Wednesday, February 28, 2007

The Cup of Joe: Month-End Review

* If we learned nothing in the last month, we learned that February is for lovers. In a very special post from Feb. 15, read about Joe's Valentine's Day Card. WARNING: You may need a Kleenex to wipe the tears, or the vomit. LINK.

* When Abe Lincoln argued with his close friend Joshua Speed about slavery and the protective tariff (you know, what all couples argue about), what were they really arguing about? Read an alternative view of Lincoln from a very special President's Day post exploring the gay side of this melancholy man. LINK.

* You may not know this, but a very special post from Feb. 19 featuring George Bush, Abraham Lincoln and Mark Twain was not really about lightning bugs. Or was it? LINK

* With Election 2008 heating up, it may be time to review some very special "ELECTION 2008: AMERICA AT THE CROSSROADS" coverage from TCOJ. Coming next: An endorsement. LINK.

* Why are Joe's ultra-Christian friends ignoring his emails nowadays? Find out why in this post that NEVER ONCE mentions Jesus. LINK. (OK, I'm lying, it mentions Jesus four times.)

* I hope you are not homophobic, because a gay guy is trying to get in your pants. Yeah, you! LINK.

* February saw two new entries in Joe's FIVE FAVES series. LINK.

* And the Oscar goes to ... YOU, the dear reader of The Cup of Joe. Review the last month's Oscar and movie coverage, with notes on a scandal, little children, Jennifer Hudson, Ellen, a review of The Departed and more. LINK

* We have a winner of the contest announced on Feb. 1. The movie contest. The porn movie contest. The winner is reader Johnboy, who gives us the winning entry Pan's Labia. Johnboy, you are one sick puppy. And I mean that in the best possible way. LINK

Just Read The Whole Thing: I Swear
On A Bible That I Do Have A Point

Imagine you were writing a history of, say, the time George Bush walked on earth. But there are no computers, and no ballpoint pens, and no spiral bound notebooks to accomplish this task.

Now imagine telling the story of George Bush using only an oral tradition over a period of more than three decades. In other words, between now and 2044 there is no written account of George Bush until, 37 years later, there appears the first of what would be four accepted biographies.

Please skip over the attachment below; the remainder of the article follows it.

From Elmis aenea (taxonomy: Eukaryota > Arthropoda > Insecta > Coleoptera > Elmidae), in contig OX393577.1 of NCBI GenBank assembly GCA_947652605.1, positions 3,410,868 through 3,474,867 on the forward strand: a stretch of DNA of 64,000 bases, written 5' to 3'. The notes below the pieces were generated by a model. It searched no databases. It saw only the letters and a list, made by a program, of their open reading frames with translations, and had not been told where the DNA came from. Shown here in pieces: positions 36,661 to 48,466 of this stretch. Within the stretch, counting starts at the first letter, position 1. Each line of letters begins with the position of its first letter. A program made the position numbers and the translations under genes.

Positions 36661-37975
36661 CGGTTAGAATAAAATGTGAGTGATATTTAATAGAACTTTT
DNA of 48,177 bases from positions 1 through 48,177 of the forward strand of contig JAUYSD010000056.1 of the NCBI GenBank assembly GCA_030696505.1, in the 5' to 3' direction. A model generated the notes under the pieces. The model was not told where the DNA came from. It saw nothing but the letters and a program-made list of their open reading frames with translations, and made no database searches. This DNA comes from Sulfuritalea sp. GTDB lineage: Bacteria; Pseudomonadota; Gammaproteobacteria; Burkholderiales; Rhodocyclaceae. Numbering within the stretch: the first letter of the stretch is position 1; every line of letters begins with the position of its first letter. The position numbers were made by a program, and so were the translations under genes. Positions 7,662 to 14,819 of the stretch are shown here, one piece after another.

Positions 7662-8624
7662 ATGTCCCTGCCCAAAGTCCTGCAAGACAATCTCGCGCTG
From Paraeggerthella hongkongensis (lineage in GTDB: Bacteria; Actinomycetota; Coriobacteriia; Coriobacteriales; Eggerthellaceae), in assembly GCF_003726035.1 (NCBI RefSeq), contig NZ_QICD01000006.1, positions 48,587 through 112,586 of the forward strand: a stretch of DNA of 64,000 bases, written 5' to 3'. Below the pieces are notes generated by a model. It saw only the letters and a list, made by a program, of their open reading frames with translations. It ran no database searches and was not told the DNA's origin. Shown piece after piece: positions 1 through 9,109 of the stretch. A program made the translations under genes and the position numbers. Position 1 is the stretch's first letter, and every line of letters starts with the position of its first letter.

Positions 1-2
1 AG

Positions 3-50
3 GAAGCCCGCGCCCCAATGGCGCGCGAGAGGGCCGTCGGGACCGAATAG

The first biography, written by Mark Jones, is also the shortest. Later, say in 2064, other biographies appear. One is written by Luke Smith, another by Matthew Johnson, and a fourth, the last to be penned, is written by a quirky fellow who emphasizes different things than the other three. His name is John Schwarzenbergerhopperstein.

There are other accounts of Bush, too, many other accounts, but they don't stand the test of time. One is written by Thomas, who portrays George as a spoiled child and a vindicative being who bites the head off of birds. These books, including the one written by Thomas, are later suppressed as untrue accounts of the reign of George Bush.

This suppression happens hundreds of years later, sometime around 2407, when it comes to be accepted exactly which of the George Bush biographies are sound, and which aren't. Eventually people come to agree that 27 books form an acceptable canon of the culture of 2000-2008, and other accounts are discarded. Only four actual biographies make the cut -- the ones written by Luke, Matthew, Mark and JohnSchwarzenbergerhopperstein.

And even these four can't seem to agree on the details.


Now, in this fictional scenario, remember that the first biography of George Bush, the one by Mark Jones, was written in 2044. However, and this is a big however, we don't have a copy of the scroll -- er, I mean, the neatly typed manuscript -- that dates from this time.

In fact, the earliest remaining paper copy of the Mark book is from hundreds and hundreds of years later, perhaps 2444, and even these copies exist only in fragments.

What happened? The original book by Mark was hand copied many, many times, and only after decades in the oral tradition.

Sometimes the copying was done well, by a secretary I'll call Jenny; other times, it was done sloppily. We'll call this secretary Brenda.